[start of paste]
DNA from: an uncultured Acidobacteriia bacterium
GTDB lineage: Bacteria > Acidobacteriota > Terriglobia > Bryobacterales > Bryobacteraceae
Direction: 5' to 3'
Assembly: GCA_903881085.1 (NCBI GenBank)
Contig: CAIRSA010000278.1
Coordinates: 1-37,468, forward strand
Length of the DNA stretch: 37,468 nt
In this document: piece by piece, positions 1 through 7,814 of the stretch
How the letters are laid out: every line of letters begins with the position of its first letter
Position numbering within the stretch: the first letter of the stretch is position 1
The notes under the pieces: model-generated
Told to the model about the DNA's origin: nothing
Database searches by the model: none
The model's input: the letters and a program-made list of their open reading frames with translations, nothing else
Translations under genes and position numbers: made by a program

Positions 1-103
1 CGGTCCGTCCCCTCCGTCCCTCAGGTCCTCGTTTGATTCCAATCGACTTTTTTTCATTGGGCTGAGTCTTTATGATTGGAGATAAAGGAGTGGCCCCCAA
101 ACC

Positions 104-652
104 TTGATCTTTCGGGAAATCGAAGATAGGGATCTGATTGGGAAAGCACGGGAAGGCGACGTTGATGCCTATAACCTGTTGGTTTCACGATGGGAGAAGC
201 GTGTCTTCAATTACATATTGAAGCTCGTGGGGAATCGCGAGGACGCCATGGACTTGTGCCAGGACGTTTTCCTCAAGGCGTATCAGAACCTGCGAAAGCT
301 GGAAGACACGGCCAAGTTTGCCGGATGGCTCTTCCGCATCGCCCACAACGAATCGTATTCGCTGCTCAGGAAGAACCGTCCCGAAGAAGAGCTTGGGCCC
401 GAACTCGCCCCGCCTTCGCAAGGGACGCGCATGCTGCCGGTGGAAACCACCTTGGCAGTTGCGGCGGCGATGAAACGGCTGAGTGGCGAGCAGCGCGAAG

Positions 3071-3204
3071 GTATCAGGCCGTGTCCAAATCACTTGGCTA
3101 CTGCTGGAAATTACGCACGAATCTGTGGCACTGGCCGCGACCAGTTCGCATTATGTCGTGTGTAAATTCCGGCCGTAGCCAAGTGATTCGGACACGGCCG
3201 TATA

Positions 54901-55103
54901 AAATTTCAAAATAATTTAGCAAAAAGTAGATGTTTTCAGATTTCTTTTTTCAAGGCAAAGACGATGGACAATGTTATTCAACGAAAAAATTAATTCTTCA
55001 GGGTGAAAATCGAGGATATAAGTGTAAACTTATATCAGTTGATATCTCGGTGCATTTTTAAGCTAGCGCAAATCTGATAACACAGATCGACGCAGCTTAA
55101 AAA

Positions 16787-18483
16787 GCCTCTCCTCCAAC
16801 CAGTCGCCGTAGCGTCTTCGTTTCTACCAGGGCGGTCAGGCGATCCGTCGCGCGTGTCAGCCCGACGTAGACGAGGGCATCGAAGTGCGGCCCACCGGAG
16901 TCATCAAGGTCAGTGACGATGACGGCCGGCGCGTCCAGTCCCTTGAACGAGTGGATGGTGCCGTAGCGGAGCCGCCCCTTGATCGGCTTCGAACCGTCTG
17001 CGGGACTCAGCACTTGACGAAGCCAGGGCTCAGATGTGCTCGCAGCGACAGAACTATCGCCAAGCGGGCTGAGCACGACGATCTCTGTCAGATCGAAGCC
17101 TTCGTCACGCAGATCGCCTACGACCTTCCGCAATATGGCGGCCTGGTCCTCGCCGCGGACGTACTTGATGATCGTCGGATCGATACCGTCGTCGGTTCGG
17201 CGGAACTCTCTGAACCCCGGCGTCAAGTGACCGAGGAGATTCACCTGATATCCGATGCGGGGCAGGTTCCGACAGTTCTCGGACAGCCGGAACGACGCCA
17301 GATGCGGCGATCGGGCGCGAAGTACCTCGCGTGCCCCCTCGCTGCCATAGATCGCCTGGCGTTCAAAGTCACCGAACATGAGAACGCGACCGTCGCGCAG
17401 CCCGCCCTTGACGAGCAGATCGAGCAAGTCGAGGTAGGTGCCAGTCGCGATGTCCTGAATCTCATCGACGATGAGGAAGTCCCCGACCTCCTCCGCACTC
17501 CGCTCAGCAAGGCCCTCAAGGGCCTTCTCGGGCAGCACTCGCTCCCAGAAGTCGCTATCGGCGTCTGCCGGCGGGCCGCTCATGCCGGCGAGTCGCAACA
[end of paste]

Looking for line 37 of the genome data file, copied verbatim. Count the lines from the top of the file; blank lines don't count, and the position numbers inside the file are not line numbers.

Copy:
17101 TTCGTCACGCAGATCGCCTACGACCTTCCGCAATATGGCGGCCTGGTCCTCGCCGCGGACGTACTTGATGATCGTCGGATCGATACCGTCGTCGGTTCGG